As shown in FIG. 8, means or device 206 for supplying fuel to injectors 202 comprises a fuel tank 304, a fuel transfer and priming pump 306, a means or device 308 for conditioning fuel (filter, heater, etc.), a fuel manifold 310, and a return line 312.
The means or device 208 for electronically controlling the HEUI fuel system 200 preferably includes a programmable electronic control module 314, memory means 316 coupled with control module 314, and which may take the form of a non-volatile random access memory (NVRAM), and output means 318.
The memory means 316 is provided for storing trim data signals for each injector 202 for use by an electronic fuel injection control strategy implemented on control module 314. In addition, memory means 316 may further include a read-only memory (ROM) for storing a variety of predetermined operating data, as required by control module 314.
Control module 314 via output means 318 generates two output command signals. One output control signal, S9 is the actuating fluid manifold pressure command signal. The pressure command signal S9 is provided as an input to pressure regulator 296 to adjust the output pressure of high pressure pump 294. In order to accurately control the actuating fluid pressure, a sensor is provided for detecting the pressure of the hydraulically actuating fluid supplied to injectors 202 to generate a pressure indicative signal (S6). Preferably the sensor detects the pressure of the actuating fluid in manifold 298. The control module 314 compares the actual actuating fluid pressure with the desired pressure and makes any necessary correction to control signal S9. The control signal S9 determines the pressure of the actuating fluid in manifold 298 and consequently determines the pressure of the fuel injected (i.e., rate) during each injection phase or cycle independent of engine speed and load. Significant to the HEUI embodiment of the present invention, is that delivery signal S10 duration does not alone determine the quantity of fuel. Since the pressure or rate of injection can be controlled via adjustment of the actuating fluid pressure, a desired quantity of fuel may be injected via any one of a plurality of injection durations by varying the pressure. This aspect is different than for the MEUI embodiments where the duration, at a given operating condition, determines quantity, due to the fact that injection pressure is determined by mechanical actuation of plunger 46, which is dependent on the camshaft/rocker arm 32 assembly. The ability to control fuel quantity independent of duration and engine speed provides another degree of freedom for implementing the present invention to reduce or eliminate timing and delivery variations.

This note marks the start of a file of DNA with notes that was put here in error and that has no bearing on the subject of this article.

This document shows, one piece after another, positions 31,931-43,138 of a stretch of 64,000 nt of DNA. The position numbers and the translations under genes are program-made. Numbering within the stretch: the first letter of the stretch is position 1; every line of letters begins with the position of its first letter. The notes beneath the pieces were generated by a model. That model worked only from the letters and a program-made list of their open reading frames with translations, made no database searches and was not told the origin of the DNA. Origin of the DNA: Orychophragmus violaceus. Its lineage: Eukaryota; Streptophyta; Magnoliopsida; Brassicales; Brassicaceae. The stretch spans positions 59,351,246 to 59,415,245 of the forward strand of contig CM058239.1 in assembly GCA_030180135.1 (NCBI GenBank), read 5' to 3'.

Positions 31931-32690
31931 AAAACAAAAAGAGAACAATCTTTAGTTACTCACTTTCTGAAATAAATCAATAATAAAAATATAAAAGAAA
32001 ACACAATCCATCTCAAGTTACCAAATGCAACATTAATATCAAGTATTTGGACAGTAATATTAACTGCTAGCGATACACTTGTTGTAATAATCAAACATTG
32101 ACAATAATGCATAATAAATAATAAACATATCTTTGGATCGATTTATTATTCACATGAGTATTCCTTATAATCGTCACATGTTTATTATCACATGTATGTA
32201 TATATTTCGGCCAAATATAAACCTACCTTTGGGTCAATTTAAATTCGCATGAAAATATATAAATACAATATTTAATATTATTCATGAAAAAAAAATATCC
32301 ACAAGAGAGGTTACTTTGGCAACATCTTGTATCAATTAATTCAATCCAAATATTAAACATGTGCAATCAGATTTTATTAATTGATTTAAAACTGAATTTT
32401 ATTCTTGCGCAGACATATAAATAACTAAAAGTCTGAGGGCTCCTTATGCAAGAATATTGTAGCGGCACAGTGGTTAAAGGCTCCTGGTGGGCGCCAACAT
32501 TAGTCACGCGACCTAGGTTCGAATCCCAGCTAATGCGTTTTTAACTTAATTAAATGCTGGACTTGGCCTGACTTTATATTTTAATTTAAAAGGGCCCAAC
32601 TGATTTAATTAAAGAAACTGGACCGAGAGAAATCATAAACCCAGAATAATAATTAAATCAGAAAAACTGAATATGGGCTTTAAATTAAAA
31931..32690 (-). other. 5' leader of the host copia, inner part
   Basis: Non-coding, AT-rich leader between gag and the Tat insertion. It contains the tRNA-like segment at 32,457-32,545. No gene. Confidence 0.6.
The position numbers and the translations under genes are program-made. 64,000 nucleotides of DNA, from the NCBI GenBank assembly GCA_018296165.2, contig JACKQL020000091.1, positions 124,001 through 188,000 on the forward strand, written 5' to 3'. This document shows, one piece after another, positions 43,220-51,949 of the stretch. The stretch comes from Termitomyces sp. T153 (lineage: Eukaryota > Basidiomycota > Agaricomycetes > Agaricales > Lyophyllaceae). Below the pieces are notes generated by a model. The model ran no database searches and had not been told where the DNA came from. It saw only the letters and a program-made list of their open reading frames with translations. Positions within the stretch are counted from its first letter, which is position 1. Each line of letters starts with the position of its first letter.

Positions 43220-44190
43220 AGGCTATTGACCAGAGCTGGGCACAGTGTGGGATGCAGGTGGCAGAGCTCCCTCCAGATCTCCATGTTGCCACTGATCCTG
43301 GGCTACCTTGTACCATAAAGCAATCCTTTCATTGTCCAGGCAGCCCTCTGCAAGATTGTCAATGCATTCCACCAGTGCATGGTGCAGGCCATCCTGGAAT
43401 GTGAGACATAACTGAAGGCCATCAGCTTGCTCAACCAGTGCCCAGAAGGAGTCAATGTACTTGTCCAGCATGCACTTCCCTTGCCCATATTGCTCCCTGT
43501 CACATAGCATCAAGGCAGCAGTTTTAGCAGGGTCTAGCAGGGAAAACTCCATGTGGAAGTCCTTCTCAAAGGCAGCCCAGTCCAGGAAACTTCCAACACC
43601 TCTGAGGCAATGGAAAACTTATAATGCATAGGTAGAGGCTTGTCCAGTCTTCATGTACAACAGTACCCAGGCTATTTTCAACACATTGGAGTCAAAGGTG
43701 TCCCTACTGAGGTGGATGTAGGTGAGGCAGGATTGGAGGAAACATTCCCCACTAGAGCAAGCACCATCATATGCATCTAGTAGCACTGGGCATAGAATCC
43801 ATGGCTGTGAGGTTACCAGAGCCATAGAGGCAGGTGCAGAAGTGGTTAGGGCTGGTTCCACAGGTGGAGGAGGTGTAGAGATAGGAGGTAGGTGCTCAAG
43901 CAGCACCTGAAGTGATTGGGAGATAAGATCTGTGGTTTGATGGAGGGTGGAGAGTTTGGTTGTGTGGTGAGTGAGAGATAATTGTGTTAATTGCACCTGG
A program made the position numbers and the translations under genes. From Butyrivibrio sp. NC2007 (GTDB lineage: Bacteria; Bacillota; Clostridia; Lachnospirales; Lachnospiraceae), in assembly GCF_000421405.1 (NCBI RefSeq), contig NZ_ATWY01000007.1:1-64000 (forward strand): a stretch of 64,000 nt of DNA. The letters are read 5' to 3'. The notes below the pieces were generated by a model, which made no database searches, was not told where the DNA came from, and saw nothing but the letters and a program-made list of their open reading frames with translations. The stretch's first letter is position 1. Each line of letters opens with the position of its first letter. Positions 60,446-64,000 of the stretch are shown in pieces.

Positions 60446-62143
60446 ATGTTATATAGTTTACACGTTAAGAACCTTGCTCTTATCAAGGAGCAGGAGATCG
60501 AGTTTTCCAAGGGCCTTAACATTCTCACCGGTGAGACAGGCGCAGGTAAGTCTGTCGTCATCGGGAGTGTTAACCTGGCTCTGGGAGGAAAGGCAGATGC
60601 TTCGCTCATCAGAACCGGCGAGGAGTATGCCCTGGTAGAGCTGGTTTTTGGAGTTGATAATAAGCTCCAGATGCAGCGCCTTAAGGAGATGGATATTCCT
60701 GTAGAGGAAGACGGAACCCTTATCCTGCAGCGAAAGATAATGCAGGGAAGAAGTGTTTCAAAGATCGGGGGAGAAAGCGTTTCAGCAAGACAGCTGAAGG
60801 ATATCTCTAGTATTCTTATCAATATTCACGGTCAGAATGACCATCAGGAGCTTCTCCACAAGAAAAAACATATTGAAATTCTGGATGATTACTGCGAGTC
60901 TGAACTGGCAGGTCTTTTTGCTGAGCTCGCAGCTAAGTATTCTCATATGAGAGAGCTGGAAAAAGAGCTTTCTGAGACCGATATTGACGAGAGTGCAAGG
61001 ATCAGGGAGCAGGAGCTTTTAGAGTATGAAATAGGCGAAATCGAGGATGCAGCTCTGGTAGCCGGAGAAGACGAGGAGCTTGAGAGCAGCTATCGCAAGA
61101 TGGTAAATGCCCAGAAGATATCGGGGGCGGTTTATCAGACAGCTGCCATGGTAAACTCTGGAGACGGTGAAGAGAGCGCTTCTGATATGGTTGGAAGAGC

The other output control signal, S10, is the fuel delivery command signal which is supplied to each injector 202. The fuel delivery command signal S10 determines the time for starting fuel injection and quantity of such fuel injection during each injection phase or cycle independent of engine speed and load.
Sensor means 210 is provided in fuel system 200 for detecting various operating parameters and generating a respective parameter indicative signal S1-8, hereinafter referred to as an input data signal, the data signal being indicative of the parameter detected. Signals S1-8 are indicative of the same parameters as described in the MEUI embodiment. The sensor means 210 preferably includes one or more conventional sensors or transducers which periodically detect one or more parameters and generate corresponding data signals that are provided as inputs to electronic control module 314. Preferably, sensor means 210 includes engine speed sensor 320 adapted to detect engine speed and generate an engine speed signal S1, an engine crank shaft position sensor 322 adapted to detect engine crank shaft position and generate an engine crank shaft position signal S2, an engine coolant temperature sensor adapted to detect engine coolant temperature and generate an engine coolant temperature signal S3, an engine exhaust back pressure sensor adapted to detect engine exhaust back pressure and generate an engine exhaust back pressure signal S4, an air intake manifold pressure sensor adapted to detect air intake manifold pressure and generate an air intake manifold pressure signal S5, an actuating fluid pressure sensor adapted to detect actuating fluid pressure and generate an actuating fluid pressure signal S6, a throttle position setting sensor adapted to detect throttle position and generate a throttle position setting signal S7, and a transmission gear setting sensor adapted to detect a gear setting and generate a gear setting signal S8 (when so equipped).
Referring to FIG. 8, means or device 212 for communicating information or data to electronic control module 14 preferably includes a bar code reader/scanner 336. As described above in connection with the MEUI embodiment, the means 30 may take a plurality of forms.
Referring now to FIG. 9, the operation of injector 202 will now be described. High-pressure actuating fluid is supplied by high-pressure pump 294 to inlet passage 256 of body 242. When the actuator and valve assembly 214 of injector 202 is in a de-energized state, poppet valve 222 is in a first position wherein lower seat 232 abuts body 242, thus blocking the communication of the high-pressure actuating fluid to the poppet spring cavity 240 and intensifier piston 246. In the first position, since the fluid near the top of intensifier piston 246 is in communication with an actuating fluid sump by way of annular drain passage 248, laterally extending passages 252, and drain passage 250, the force exerted by plunger spring 264 displaces intensifier piston 246 to a first or upper position abutting body 242.